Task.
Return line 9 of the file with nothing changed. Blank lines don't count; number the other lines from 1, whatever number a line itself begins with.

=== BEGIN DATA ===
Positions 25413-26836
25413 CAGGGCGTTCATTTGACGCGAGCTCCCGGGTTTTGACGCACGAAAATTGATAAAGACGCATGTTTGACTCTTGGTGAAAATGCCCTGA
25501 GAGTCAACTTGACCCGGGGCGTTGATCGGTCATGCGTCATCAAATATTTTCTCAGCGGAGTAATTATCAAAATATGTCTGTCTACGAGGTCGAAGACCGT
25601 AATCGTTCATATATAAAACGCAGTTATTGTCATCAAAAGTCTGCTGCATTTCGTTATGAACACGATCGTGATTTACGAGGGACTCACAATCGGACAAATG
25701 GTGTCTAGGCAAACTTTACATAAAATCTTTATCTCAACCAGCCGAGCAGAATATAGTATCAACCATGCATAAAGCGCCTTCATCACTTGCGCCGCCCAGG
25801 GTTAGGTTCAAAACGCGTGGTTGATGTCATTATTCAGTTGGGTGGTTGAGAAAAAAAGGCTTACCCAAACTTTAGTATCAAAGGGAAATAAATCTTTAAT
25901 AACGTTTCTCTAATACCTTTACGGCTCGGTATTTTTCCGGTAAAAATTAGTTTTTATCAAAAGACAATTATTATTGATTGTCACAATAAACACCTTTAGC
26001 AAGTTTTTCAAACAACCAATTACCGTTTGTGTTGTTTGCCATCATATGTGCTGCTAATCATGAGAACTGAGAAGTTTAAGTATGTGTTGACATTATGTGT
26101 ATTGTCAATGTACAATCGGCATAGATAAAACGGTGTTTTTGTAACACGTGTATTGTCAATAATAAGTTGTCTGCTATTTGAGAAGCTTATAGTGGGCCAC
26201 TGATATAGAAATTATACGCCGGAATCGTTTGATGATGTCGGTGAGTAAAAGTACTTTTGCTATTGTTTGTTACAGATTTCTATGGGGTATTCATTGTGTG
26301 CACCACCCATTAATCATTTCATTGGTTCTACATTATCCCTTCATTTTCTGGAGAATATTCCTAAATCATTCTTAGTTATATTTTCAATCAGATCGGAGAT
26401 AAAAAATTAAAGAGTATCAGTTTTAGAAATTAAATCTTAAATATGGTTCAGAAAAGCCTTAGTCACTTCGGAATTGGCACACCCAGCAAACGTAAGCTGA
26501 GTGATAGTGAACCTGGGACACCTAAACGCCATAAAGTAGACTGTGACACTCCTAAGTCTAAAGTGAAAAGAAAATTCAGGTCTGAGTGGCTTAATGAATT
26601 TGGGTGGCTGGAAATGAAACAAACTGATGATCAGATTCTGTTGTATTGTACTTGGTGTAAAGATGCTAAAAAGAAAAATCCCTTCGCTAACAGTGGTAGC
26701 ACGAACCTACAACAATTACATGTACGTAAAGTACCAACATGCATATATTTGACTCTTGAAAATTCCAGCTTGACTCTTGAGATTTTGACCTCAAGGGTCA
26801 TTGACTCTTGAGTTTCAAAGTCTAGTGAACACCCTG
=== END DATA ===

26101 ATTGTCAATGTACAATCGGCATAGATAAAACGGTGTTTTTGTAACACGTGTATTGTCAATAATAAGTTGTCTGCTATTTGAGAAGCTTATAGTGGGCCAC